23 November 2001

Muscular Grizzly can easily bridge your energy gap

Is your ATV short of muscle?

Yamahas latest offering

should sort out a power crisis,

as Andrew Pearce discovers

ATVS keep on getting bigger. New king of the hill on engine size and power is Yamahas Grizzly, reworked and quietly launched in September with plenty changed.

Headline news is a 660cc four-valve motor, watercooled for the first time and bustin with 42hp. Backing it is fresh rear suspension (now independent, with a unique-to-Yamaha anti-roll bar) and lower speed engagement for the long-serving auto transmission.

Price has popped up to £5945, positioning the 660 below Hondas new auto (£6229) but above similar offerings from Polaris (£5495) and Kawasaki (£5850).

On our week-long test of the Grizzly on a mixed farm, it was soon that the new engine is a belter – docile in normal running, but able to deliver a real hang-on-to-your-hat punch when let loose.

The energy waiting beyond half throttle could be more hindrance than help if the driveline couldnt tame it, but unless you are silly with the power it is totally controllable.

Selectable 4WD is not unique by any means, but it does let you tootle about on light duties in 2WD (gaining easier steering, tighter lock and less tyre wear), then click to 4WD as the terrain or work changes.

For back-up there is a 100% front diff lock, which when engaged makes for interesting steering and generates maximum traction. We pulled a very lumpy irrigation pump though sticky gateways, explored boggy hollows solo and negotiated wet clay banks without needing either tranquillisers or the front diff lock.

The Grizzly is stable and predictable on uneven steep climbs and runs true at speed over grassland. The riding position is good – you are not perched on top of it – and there is plenty of room to shift your bodyweight about without tangling with the bars.

Steering is light in 2WD, tighter, but still manageable, in 4WD, while ride quality is generally comfortable, though the back end harshens on knobbly going.

Brakes are now all-disc with a third rotor on the back driveshaft. Stopping power is a match for the engines urge. Even without muscles like Popeye, it is possible to lock all the wheels on dry tarmac and lever feel is OK.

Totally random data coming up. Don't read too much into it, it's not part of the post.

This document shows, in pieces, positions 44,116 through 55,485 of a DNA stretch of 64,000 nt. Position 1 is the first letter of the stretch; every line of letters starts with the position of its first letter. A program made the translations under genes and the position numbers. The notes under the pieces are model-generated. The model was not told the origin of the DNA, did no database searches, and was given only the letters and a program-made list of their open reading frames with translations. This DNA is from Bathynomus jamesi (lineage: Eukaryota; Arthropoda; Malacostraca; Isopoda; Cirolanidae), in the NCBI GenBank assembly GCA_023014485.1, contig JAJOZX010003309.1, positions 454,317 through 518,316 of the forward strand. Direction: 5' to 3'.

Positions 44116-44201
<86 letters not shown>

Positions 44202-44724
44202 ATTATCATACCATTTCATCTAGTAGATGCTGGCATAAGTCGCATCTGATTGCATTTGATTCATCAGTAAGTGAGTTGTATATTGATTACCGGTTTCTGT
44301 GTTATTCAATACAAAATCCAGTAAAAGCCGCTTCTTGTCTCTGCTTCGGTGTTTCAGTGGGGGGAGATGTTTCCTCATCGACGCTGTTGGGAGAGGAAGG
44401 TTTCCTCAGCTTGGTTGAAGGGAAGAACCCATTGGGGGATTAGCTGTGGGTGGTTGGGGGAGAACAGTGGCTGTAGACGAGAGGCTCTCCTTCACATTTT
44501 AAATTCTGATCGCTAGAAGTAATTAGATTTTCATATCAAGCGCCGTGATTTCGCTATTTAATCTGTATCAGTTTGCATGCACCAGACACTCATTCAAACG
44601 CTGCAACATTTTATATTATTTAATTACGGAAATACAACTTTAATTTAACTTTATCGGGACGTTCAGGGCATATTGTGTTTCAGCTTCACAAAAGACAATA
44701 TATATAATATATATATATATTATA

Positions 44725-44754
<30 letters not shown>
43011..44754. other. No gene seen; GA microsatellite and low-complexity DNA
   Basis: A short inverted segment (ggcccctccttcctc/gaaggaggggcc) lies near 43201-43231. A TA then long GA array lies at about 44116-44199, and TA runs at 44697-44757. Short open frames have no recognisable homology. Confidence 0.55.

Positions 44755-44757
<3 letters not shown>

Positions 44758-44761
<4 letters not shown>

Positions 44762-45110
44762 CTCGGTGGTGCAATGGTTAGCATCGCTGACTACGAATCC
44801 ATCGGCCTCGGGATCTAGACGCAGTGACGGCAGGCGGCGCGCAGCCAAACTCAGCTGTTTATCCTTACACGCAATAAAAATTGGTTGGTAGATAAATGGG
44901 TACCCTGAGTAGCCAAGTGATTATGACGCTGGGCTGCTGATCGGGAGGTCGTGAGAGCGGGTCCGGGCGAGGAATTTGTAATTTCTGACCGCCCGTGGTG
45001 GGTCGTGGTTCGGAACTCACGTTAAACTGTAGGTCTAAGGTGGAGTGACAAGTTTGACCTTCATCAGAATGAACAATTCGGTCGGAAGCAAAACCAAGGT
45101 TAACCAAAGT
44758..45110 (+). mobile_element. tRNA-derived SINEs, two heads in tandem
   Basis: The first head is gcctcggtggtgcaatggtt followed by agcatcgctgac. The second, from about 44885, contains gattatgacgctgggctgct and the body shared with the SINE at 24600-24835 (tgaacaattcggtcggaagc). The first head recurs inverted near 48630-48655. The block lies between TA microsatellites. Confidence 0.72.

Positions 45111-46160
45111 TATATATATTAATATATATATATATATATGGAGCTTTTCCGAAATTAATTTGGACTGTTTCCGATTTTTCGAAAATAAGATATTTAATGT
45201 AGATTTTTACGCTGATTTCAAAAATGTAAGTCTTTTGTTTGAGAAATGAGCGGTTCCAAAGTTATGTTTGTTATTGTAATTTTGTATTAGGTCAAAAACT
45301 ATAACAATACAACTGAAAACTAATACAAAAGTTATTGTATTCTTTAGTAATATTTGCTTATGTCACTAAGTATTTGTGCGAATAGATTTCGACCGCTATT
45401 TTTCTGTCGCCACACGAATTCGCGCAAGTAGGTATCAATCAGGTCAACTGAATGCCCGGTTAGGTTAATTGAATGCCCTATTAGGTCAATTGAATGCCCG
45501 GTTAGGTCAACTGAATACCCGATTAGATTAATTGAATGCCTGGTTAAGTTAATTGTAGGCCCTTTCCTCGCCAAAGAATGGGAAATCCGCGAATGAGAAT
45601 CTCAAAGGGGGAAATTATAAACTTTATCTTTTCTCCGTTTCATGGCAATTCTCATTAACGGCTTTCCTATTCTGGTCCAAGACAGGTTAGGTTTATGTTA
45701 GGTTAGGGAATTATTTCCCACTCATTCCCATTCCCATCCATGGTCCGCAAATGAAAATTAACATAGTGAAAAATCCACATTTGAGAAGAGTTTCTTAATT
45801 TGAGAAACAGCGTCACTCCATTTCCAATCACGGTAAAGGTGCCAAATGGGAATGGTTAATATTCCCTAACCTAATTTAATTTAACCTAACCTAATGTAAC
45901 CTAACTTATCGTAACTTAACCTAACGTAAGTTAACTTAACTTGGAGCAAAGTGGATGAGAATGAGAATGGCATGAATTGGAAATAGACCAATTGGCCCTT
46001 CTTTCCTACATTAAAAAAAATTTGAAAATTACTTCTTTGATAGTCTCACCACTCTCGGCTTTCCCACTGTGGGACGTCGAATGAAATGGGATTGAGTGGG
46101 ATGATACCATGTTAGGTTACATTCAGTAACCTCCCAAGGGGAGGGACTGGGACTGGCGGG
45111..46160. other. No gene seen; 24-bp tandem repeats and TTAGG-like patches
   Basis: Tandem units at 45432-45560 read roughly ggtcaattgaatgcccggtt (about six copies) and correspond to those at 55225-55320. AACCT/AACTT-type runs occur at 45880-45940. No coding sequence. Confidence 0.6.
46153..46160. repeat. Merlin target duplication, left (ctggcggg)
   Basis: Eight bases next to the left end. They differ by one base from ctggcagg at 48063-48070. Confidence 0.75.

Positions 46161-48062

Independent front and rear systems give the rider a choice of how to spread braking effort in 2WD.

Belt-based automatic transmission carries over unchanged from the last Grizzly. High/low ranges, reverse and park are on a single stick alongside the tank, up in easy reach.

The basics are fine – average-to-good engine braking in low range, a clutch that takes up drive quickly (very comforting on tricky hills) and the ability to start the motor in gear.

Shifting can be a fight and would be simpler if the lever moved only in a straight line. As it is, you have negotiate a wide gate to find reverse and park, then a narrower one to get into the forward ranges.

Take your time, think whats what and the set-up works well, but its unnecessarily complicated. Lamps in the dash panel are the only sure way to check where in the gearbox you are, but short operators cant easily see all of them.

The 660s motor feels particularly busy when running light, which cant help fuel consumption. Peak torque is high up the scale at 5500rpm, so unless you are towing something very heavy or in a hurry the motors ability wont often be exploited.

But its sheer size means there is plenty of torque at lower revs and this, plus the transmissions relative insensitivity to load change, promises well for fieldwork.

Racks have high rated carrying capacity and a 12v outlet is standard, so mounting a pelleter or other stuff looks straightforward.

Sitting on the bike all day should not be too much of a trial because, from the riders perspective, the engine and driveline noise are quiet.

Not so the exhaust, which puts out enough chug-chug to agitate neighbours when getting cows in early. And there is something else that Yamaha should sort out.

The Grizzly boiled up one morning after the radiator fan packed up. No disgrace in that – stuff happens – but it is just plain daft to fit a fancy, non-resettable circuit breaker (available only from a dealer) to such a vital supply, where a user-friendly fuse would do.

So whats the bottom line? Seven short days with Yamahas newcomer show there is little to moan about. For many farms, 660cc and 42hp is clear overkill, but if you really need that sort of power, this Grizzly is a friendly way to get it. &#42